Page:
Nova DasSarma: Yeah. And I really recommend those. I also recommend getting two keys, because I think one of the concerns people often have is that they might lose this key, and that’s a reasonable concern. So you should have two of them. Almost any reputable site will let you register multiple keys. Keep one of them in a secure location and keep the other one on your keychain. And you’ll do a lot better.

Nova DasSarma: I also didn’t mention if you’re buying technology, try and ensure that you’re buying it from a vendor who is reputable. It’s very easy to buy things like USB cables and stuff like that from whoever has the lowest dollar amount on Amazon. Keep in mind that if you’re plugging something into your computer, you are giving whoever produced the device hardware access to it. Even something like a USB cable can be pretty compromised. You have no way of looking inside that cable really and checking if there’s a chip there that when your computer’s away will turn into a keyboard to start typing some stuff there or something like that. And that’s not a theoretical attack — we absolutely see these in the wild.

State of the art in information security

Rob Wiblin: My perception, as someone who takes a slight amateur interest in information security issues, is that the state of the art is very bad. That we do not really have reliable ways of stopping a really advanced, well-funded adversary from stealing data, if this is something that they’re willing to invest a lot of human capital in. Is that kind of right?

Nova DasSarma: I think that’s kind of right. I’ve got a story here around this. A state that will not be named had an attack that was in the news recently, that was a zero-click vulnerability on iMessage. A “zero-click vulnerability” is one where the user doesn’t have to take any actions for them to be compromised. And this had to do with something called the JBIG2 compression algorithm, which you might have heard about, because back in the day, Xerox used to use this for copiers. It’s a compression algorithm, which means that you can copy things faster. But it turns out that if you turn the compression up too high, it turns zeros to nines and vice versa, which is quite bad for numerics.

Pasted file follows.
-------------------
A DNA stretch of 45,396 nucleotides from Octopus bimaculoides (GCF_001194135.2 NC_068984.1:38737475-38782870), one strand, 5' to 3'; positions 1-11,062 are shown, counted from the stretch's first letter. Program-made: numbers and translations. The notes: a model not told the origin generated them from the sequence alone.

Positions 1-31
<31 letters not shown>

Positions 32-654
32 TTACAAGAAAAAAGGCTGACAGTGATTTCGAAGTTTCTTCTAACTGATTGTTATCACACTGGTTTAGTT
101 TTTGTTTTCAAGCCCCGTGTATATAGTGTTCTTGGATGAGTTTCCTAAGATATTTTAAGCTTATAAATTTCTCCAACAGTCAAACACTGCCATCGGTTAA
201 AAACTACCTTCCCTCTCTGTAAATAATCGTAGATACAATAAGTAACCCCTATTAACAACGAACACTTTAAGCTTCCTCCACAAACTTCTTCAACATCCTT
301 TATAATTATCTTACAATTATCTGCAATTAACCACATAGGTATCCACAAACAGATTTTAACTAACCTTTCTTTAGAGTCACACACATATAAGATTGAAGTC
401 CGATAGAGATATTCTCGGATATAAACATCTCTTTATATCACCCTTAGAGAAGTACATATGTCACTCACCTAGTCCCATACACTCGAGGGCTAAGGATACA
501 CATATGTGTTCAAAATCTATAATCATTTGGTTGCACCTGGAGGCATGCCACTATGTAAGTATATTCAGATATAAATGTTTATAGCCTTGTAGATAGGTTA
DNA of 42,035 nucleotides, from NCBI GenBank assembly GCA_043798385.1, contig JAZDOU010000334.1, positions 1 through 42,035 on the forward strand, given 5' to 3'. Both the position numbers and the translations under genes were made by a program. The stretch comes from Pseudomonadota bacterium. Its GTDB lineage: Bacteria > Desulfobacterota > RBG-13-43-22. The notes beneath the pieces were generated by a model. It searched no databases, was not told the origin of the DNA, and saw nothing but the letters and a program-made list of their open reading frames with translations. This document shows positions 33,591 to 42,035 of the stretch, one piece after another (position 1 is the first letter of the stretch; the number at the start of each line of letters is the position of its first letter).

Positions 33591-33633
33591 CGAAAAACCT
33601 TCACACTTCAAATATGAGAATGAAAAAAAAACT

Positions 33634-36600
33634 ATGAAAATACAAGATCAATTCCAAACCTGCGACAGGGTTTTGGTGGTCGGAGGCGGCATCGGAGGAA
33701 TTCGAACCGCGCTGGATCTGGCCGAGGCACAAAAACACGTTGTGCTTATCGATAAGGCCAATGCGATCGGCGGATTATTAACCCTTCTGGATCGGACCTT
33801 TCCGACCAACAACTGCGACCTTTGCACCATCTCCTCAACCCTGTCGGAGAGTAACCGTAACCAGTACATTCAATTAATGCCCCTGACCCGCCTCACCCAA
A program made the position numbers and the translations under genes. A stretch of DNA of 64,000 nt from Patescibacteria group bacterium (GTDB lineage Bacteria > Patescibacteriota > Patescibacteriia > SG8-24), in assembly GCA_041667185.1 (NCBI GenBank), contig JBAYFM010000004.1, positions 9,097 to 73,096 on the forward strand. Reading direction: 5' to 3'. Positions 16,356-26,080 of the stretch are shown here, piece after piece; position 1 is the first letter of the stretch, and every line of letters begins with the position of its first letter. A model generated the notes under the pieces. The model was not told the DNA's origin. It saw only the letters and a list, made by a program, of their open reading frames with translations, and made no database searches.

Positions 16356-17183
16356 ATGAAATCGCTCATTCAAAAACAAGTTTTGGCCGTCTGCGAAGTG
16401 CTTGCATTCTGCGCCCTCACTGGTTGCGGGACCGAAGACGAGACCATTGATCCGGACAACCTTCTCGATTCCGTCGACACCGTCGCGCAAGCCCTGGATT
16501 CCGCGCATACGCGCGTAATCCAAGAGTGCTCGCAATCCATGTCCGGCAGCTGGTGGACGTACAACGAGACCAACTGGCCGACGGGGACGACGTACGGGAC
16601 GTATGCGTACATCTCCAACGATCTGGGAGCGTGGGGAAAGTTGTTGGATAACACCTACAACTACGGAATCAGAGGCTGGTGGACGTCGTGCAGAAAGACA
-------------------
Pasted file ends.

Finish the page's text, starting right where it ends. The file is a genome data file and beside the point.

Nova DasSarma: That being said, JBIG2 was also the culprit in this case, where their compression algorithm is dynamic — which means that you can specify patterns on the fly. It turns out that if you construct a file that has the JBIG2 codec in it, then you can construct logical gates out of this. Which means that in theory, it’s Turing complete — and in practice, it was Turing complete. So to deliver this vulnerability, they produced a computer within the JBIG2 decompression algorithm to deliver the payload to these phones.

Nova DasSarma: And that’s the sort of thing where you could theoretically have defended against this, but the way that you defended against this was least access — so not being able to access anything on your phones, or not having phones. Both of these things are really quite difficult to implement in an organization above a certain size that doesn’t have a very, very strong security mindset.

Nova DasSarma: So that’s on the state access side. That being said, the thing that works the most is always going to be a social attack. So something where you meet someone at a party, and they seem nice, and they become your friend. And then you let them into your building when you maybe shouldn’t have done that, and they plug a USB into your system, and you’re done. We talk about physical access being the end of the line in security oftentimes. So that being said, yes.

Motivated 14-year-old hackers

Rob Wiblin: I guess I have this stereotype from the past that computer security is bad enough that a motivated 14-year-old who hasn’t been to university yet, but just is really into computers, can probably do some interesting hacking, break into systems that you’d be kind of surprised that they could get into. But I wonder whether that might actually be an outdated stereotype, and whether perhaps things have improved sufficiently that a 14-year-old actually might struggle to do anything interesting at this point. Do you know where we stand on that?

Nova DasSarma: I think that stereotype is still quite accurate. Broadly, there is more software than there used to be. So a lot of the targets that were on that lower end of the security spectrum, there just are more of them. I think that until we find ways to create secure systems by default, instead of having to do security as more of an afterthought, we are going to continue to see situations where a script kiddie with a piece of software that they downloaded off of GitHub can do a vulnerability scan and deface some website or something like that. I think it’s a lot harder for them than it used to be to break into things like whitehouse.gov or something like that.